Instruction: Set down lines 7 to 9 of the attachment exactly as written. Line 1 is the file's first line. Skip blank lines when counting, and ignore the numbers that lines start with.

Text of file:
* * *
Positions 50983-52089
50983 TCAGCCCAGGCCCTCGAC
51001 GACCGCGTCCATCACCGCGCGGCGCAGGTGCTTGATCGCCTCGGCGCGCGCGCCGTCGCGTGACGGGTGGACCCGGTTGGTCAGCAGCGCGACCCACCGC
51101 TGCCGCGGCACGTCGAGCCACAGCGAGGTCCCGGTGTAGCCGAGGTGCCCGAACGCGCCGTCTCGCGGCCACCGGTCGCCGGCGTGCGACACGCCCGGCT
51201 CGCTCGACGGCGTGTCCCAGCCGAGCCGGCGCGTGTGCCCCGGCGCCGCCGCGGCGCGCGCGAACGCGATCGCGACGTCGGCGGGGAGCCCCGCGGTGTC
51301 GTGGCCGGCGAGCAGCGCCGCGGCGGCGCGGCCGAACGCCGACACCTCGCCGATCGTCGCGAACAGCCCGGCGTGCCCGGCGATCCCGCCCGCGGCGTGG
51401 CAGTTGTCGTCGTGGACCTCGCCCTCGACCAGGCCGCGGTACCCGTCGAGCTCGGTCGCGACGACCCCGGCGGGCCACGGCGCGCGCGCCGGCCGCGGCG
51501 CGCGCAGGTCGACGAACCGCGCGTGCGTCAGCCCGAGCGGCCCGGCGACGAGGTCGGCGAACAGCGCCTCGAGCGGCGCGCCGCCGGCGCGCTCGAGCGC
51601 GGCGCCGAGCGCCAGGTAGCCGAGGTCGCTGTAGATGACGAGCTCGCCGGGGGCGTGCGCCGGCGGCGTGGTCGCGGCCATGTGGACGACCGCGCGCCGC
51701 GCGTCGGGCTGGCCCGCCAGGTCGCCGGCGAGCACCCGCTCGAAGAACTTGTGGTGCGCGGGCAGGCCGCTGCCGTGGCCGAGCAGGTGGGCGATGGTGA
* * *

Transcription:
51401 CAGTTGTCGTCGTGGACCTCGCCCTCGACCAGGCCGCGGTACCCGTCGAGCTCGGTCGCGACGACCCCGGCGGGCCACGGCGCGCGCGCCGGCCGCGGCG
51501 CGCGCAGGTCGACGAACCGCGCGTGCGTCAGCCCGAGCGGCCCGGCGACGAGGTCGGCGAACAGCGCCTCGAGCGGCGCGCCGCCGGCGCGCTCGAGCGC
51601 GGCGCCGAGCGCCAGGTAGCCGAGGTCGCTGTAGATGACGAGCTCGCCGGGGGCGTGCGCCGGCGGCGTGGTCGCGGCCATGTGGACGACCGCGCGCCGC